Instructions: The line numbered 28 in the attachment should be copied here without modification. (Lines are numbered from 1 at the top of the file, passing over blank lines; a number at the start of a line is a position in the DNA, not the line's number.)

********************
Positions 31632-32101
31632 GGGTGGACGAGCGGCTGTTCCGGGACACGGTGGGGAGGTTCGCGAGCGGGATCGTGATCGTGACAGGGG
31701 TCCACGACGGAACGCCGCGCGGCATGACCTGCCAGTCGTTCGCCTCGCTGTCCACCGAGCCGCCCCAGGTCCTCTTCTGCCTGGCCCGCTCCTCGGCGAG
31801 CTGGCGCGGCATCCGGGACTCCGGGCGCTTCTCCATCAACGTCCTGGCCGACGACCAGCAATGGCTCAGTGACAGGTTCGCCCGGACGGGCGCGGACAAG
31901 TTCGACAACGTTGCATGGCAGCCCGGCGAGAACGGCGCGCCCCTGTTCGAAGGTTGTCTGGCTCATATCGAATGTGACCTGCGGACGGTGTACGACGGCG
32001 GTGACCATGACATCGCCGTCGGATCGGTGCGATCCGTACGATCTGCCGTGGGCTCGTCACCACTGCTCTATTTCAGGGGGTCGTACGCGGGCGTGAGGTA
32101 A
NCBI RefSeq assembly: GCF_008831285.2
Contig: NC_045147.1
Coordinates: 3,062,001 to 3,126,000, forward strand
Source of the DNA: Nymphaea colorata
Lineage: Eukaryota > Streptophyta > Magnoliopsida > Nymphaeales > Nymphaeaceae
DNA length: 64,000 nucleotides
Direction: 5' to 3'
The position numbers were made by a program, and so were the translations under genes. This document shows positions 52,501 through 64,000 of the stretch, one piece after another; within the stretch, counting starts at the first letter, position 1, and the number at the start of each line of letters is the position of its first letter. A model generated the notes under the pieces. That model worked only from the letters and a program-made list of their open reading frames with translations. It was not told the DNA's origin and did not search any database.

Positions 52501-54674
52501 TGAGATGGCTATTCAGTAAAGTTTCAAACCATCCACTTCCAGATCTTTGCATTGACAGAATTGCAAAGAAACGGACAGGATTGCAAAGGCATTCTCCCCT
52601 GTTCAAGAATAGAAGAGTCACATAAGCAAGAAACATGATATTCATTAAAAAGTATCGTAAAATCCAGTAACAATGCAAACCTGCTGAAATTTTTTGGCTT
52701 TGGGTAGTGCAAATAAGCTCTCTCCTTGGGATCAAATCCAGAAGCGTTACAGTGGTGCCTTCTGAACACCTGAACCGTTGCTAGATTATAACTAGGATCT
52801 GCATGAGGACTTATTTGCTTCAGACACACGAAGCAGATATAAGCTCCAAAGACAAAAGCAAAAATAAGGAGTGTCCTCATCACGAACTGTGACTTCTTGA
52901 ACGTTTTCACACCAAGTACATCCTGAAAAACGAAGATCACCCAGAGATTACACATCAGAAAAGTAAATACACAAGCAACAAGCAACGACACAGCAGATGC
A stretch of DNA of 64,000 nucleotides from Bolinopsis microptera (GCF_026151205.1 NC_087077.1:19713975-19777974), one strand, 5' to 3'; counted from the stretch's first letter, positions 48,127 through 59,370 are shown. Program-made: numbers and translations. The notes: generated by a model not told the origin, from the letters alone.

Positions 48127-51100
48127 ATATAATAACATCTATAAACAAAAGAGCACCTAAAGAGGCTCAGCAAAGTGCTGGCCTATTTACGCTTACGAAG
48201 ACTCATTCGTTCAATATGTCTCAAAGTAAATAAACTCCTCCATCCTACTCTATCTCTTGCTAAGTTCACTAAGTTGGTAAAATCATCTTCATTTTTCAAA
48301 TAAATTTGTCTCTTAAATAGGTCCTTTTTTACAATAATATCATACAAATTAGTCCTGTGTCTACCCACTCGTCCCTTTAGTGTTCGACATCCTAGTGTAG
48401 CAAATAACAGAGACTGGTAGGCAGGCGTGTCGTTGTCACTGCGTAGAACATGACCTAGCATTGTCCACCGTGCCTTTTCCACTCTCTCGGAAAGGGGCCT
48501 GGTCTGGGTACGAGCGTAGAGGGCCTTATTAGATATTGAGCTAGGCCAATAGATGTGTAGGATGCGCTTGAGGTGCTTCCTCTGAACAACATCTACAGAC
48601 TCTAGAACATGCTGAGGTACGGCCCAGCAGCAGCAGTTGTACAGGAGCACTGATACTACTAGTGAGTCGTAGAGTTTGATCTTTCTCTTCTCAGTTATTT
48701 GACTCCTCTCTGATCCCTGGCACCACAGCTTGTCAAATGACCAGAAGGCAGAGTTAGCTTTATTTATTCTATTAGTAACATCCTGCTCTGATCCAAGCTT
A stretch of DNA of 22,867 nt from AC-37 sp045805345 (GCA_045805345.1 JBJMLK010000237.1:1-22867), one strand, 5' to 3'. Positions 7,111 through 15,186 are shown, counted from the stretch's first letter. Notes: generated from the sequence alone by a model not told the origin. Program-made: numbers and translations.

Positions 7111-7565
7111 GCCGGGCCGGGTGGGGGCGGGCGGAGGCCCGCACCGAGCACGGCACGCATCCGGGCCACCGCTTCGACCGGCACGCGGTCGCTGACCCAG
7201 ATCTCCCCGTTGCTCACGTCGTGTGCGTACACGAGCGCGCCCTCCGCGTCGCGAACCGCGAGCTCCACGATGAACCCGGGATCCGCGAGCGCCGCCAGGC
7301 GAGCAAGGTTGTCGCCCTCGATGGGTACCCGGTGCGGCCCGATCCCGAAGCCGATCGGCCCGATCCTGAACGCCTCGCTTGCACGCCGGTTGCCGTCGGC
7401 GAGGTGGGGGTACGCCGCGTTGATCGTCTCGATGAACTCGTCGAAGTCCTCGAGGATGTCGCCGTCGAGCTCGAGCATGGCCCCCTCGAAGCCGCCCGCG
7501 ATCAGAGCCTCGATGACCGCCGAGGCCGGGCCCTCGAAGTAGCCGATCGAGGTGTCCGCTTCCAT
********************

48501 GGTCTGGGTACGAGCGTAGAGGGCCTTATTAGATATTGAGCTAGGCCAATAGATGTGTAGGATGCGCTTGAGGTGCTTCCTCTGAACAACATCTACAGAC